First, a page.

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May 08, 2006 09:53 AM
by M. Sufilight

Hallo Carlos and all,

My views are:

I am a sort of careful creature.

Carlos wrote:
"Considering the facts mentioned above, it is not difficult to arrive to at least one conclusion. Whatever criticisms one may have with regard to this or that theosophical organization, it is a simple matter of common sense to admit that all of the movement is naturally and intrinsically in favour of liberty and democracy, and against any disrespect for human life. The movement has an inherent tendency towards universal brotherhood."

To me this is a questionable conclusion when we talk about the Alice A. Bailey's of today, or shall we say yesterday.
Try for instance to read the following link from their website. It was written when the bombs started flying around in Bhagdad: (May 2003)

I do not find the Arcane group that peaceful in the direction mentioned in the above conclusion Carlos emailed. No certainly not!
The content of that newletter smells just way too much of Jesuitism.
Others, especially those not interested in the problems of Jesuitsm, will of course disagree.

M. Sufilight with peace and love...

----- Original Message ----- From: "carlosaveline" <>
To: "theos-talk" <>
Sent: Monday, May 08, 2006 2:49 PM



Carlos Cardoso Aveline


Dear Friends,

A new book -- "Unholy Alliance: A History of Nazi Involvement With the Occult", by Peter Levenda -- accuses the theosophical movement of having had simpathies for the Nazism, or of having "inspired" Adolf Hitler. A note reffering to that was published by "Insight", the Adyar TS magazine in England, in its issue dated Spring 2006, p. 30.

In the same edition, there is an adequate answer from Nicholas Goodrick-Clarke, Chair of Western Esotericism at the University of Exeter. Mr. Godrick-Clarke shows that the theosophical ideals and its philosophy are profoundly brotherly and respectful of life and liberty. He admits, though, that Theosophy can be abused and distorted by Nazis and Fascists.

As there has been other sources of confusion around this issue, tt seems proper to bring some extra evidence on the actual relationship between the Theosophical Movement and Nazism, especially during the Second World War.(1) Facts often speak by themselves.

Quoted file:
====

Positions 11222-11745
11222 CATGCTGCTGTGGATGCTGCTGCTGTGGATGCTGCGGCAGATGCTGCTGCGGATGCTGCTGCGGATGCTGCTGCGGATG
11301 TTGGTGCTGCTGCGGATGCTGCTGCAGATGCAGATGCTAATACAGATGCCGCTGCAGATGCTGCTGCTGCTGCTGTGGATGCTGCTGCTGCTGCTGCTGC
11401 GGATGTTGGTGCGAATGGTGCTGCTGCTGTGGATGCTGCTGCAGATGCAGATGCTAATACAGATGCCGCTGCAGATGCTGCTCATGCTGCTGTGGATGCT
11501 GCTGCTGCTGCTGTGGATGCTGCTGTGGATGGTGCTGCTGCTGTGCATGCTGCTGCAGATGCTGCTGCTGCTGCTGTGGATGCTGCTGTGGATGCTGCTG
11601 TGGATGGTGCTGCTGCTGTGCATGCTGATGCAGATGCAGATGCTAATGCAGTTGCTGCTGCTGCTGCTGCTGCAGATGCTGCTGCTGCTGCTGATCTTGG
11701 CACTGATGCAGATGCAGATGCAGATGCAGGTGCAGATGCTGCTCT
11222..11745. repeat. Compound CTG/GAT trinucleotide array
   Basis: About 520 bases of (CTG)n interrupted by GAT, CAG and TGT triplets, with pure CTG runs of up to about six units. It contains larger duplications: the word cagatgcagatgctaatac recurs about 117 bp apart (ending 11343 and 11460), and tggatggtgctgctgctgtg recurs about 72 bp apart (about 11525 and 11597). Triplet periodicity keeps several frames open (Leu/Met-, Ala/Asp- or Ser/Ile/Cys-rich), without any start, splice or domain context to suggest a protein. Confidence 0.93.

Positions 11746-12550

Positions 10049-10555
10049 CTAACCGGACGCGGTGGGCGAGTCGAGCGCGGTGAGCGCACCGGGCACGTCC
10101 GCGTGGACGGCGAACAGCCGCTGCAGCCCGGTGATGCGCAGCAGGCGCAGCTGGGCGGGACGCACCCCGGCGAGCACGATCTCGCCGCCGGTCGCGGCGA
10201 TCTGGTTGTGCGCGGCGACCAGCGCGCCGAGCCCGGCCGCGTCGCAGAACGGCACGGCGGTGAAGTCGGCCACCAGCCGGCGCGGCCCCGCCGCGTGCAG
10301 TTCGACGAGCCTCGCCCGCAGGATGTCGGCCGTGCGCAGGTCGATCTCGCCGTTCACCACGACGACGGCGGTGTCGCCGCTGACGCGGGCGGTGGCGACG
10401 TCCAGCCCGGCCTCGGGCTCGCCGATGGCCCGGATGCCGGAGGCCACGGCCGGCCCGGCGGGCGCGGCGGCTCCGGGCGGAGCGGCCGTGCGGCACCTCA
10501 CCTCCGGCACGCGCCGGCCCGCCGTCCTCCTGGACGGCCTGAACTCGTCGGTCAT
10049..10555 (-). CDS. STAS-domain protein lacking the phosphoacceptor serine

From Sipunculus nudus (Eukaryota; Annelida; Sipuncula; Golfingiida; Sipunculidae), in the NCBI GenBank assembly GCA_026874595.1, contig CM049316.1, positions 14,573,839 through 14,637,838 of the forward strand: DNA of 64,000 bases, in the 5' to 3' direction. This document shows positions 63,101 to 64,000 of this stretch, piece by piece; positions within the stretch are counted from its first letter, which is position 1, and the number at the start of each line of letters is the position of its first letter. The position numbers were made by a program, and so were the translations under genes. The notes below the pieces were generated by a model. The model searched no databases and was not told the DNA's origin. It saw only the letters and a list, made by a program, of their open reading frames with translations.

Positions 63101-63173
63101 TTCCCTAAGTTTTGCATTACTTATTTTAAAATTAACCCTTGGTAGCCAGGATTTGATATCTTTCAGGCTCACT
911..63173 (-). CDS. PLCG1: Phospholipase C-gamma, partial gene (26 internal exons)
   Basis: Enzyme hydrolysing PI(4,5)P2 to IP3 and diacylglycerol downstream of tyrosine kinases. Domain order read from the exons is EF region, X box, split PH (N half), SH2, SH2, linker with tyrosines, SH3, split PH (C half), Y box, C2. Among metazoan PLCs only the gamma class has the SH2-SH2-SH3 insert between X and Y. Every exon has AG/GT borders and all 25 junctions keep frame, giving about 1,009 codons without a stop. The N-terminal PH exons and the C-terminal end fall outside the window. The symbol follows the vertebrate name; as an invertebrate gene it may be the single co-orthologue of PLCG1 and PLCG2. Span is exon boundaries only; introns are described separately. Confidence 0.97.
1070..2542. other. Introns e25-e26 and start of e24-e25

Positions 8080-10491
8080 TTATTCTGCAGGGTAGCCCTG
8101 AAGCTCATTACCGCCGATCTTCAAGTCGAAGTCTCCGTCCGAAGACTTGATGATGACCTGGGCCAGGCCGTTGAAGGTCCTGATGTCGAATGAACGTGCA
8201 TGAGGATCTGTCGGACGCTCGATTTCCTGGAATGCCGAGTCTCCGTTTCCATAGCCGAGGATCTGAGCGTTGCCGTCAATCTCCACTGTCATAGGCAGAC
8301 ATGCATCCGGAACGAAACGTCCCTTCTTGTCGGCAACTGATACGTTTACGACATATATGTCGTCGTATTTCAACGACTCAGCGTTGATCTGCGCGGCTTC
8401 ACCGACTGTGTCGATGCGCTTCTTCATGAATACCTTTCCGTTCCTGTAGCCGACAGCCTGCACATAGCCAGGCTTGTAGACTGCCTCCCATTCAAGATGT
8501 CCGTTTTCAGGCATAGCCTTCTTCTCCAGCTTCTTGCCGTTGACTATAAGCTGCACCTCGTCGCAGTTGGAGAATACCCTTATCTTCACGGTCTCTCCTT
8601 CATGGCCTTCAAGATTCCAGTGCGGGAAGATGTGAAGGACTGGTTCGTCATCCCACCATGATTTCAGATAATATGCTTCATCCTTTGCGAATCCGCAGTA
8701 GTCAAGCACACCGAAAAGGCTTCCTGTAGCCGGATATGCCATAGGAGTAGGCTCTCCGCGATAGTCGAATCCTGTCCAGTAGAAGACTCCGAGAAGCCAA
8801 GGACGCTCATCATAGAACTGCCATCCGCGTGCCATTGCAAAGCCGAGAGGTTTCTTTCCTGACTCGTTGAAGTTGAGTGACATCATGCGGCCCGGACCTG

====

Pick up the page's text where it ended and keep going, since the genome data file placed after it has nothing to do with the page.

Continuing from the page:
* In May 1940, the Netherlands Section of the Theosophical Sociedty (Adyar) was closed after the German invasion. Theosophical activities went on privately and clandestinely though forbidden by the Nazi invaders. (2)

* In Belgium, on the 10th of May there ocurred the bombardment of Brussels and after that the Nazi pillage of all Lodge and private libraries. The General Secretary, Mlle. Serge Brisy, with the concierge, made a huge fire, while the air raids went on, and burnt all papers that might compromise the members. She was then a refugee in Bordeaux for some months. During her absence the Gestapo searched her house and took away her books and lectures, as too the books in the Section headquarters and in the houses of several prominente members in Brussels and of Lodge Presidents in the Provinces. In December she returned to find the Sec tion closed. The Gestapo in vain threatened punishment if the list of members was not produced. (3)

* In France, a few days after the German army entered Paris, some officers came and closed the headquarters. Later they carried away records, library books, and ot her objects belonging to the T.S. Some months later the Vichy [ Nazi-controlled] government dissolved the Society and twice all Civil Servants had to declare they were not members of it. The Gestapo took the headquarters building in Paris and made it their centre for their Secret Service. Some theosophical meetings went on clandestinely. (4) The movement went back to life as soon as the Allies liberated France.

* The Greek Section of the T.S. (Adyar) made a pronouncement to all theosophists worldwide denouncing invasion of Greece by Benito Mussolini's, Fascist Italy. (5)

* The Italian Section of the Theosophical Society was dissolved in 1939 by the Fascist Government. Some informal activity was kept and aactivities came back to public life in 1946. (6)